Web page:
On present-day managers: "There are none now. I guess Ricardo Rodriguez could be considered a manager now, but he certainly wasn't when he first started. But as time has gone by, he has evolved and he's asked me for pointers. And I've given him pointers that he didn't even ask for, like facial expressions. He would just have a stone face, and I would say go back and look at some of the old stuff like Bobby Heenan and Lou Albano, and the real old-school managers that I grew up on. They're all gone, except for Jimmy Hart and me and Jim Cornette, as far as old school managers there is no such thing anymore. At this point in the game, I will concede that Ricardo Rodriguez is a manager and will get involved in the matches, and he took a **** hard bump the other night [Ricardo had recently been hit with a Brogue Kick from Sheamus]. There are certain parts of the match where the wrestler needs some kind of escape and the manager can provide that. Like what Ricardo did the other night, there are spots in the match where they need a third party, which doesn't have to be a wrestler. That was the manager's position, where you would sometimes take a bump."
On appearing in WWE Games: "One of my dreams for years was that I wanted to work in Madison Square Garden – that's everybody's dream in this business. And I had the chance to work MSG and do all of these things and some things that I never even dreamed of. They had some video games come out early on – I guess it would have been in the early 1990s, like Nintendo. I was on some of those, but they can't touch what y'all do today. And I'll just never forget walking in the living room and seeing my two boys playing those games on TV and saying 'I want to be Daddy, no, I want to be Daddy. No, you be Undertaker. No, I want to be Ultimate Warrior.' Two of my dreams were that I wanted to be in a video game and I wanted to work in MSG. My dreams have far exceeded anything that I thought I would do in this business, and here we are in 2012 and I'm still in the business and I'm still under a Legends contract with WWE and I am still having a blast."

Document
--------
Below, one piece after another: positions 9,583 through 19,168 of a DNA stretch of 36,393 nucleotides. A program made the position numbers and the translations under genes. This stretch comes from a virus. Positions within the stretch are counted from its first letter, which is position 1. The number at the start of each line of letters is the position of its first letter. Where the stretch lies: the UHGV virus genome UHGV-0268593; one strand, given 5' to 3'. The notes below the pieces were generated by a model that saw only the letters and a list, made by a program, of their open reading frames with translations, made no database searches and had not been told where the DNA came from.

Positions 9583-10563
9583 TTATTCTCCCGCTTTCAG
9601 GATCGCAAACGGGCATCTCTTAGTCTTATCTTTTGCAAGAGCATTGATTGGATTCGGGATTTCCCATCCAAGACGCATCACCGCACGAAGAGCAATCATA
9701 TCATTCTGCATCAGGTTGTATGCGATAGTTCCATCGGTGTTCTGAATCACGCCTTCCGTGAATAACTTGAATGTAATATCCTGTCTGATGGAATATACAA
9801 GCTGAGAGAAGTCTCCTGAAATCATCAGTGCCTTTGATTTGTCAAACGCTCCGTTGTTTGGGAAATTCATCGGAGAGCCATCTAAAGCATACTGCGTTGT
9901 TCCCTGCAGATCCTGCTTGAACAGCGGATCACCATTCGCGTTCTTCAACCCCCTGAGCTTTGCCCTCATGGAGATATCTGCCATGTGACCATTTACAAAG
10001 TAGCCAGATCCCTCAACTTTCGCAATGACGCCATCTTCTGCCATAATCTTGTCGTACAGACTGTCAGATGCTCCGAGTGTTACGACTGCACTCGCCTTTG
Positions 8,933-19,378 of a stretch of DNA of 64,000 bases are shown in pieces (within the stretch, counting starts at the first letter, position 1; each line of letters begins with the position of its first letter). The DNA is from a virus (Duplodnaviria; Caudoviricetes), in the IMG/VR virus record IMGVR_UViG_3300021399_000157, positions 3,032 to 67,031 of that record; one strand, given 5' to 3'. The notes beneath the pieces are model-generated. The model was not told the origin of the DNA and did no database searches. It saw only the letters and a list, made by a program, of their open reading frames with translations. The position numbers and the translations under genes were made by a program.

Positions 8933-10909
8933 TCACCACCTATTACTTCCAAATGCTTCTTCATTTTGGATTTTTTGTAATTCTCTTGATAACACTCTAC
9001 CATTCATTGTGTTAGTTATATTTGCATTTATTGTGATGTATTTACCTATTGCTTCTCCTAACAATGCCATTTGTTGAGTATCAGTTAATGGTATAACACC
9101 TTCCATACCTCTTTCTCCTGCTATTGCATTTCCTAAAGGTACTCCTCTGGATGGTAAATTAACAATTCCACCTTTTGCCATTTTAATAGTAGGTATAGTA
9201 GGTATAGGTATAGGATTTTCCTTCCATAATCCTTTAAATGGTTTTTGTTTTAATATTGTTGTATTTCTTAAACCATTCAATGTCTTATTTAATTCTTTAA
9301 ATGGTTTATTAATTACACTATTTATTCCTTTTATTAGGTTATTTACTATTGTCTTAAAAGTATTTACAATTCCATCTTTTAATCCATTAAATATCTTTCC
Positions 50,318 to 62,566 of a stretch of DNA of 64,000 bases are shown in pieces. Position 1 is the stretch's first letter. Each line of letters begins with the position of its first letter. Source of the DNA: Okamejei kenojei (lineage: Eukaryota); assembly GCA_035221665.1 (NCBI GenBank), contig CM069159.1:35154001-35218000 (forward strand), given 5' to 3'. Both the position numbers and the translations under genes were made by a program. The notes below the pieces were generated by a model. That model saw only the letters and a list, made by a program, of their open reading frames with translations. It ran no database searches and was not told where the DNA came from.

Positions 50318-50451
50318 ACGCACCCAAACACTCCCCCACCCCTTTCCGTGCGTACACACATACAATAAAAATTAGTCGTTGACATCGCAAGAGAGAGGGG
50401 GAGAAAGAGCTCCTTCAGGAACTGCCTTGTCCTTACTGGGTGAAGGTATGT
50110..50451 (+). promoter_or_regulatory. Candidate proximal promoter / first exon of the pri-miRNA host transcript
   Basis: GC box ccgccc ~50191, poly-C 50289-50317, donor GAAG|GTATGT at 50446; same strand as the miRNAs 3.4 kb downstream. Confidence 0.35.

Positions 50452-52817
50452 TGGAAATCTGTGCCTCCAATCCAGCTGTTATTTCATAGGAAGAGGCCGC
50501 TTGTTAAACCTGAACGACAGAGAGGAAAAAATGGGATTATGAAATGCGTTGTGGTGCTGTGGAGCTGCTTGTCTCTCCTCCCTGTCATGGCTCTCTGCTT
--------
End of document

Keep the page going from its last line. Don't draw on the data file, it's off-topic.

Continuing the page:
On working with Undertaker and Kane: "They are such great performers, such great athletes. Such great men, gentlemen in general. I am truly humbled that I have been allowed to be associated with them for all these years. When me and Taker first started, his first WrestleMania was my first WrestleMania, so we've really been together all that time. I get asked, would you have thought then, that he'd be still going in 2012? Hell no, I wouldn't then and I'm sure that he wouldn't have either. In the early years, me and Taker were together so much, I mean all the time. We had a very special relationship and a very special bond. It was such a perfect chemistry, a perfect meant-to-be thing. We were meant to be for each other, but we had no idea it would last this long."
On his role in the Undertaker's legend: "I'm humble, I certainly don't want to come out and say there wouldn't be an Undertaker without Paul Bearer. It certainly isn't true. But it wouldn't have been the same Undertaker. There certainly will never be another Paul Bearer, either. A mortician, with that much wrestling experience, too? I'm sitting in my home office and I have the original urn – I'm looking at it right now. I'm happy to say that I took credit for that – the urn was my idea. The managers always needed something, like a walking cane. A lot of them carried walking canes like Mr. Fuji and others. The urn just came out of nowhere. Being a funeral director, I didn't have any problem getting one. If Vince ever sets up an actual physical Hall of Fame, with memorabilia and stuff like that, it's where it will end up. For now, I'm proud to say that I have the urn right here on my shelf. My house looks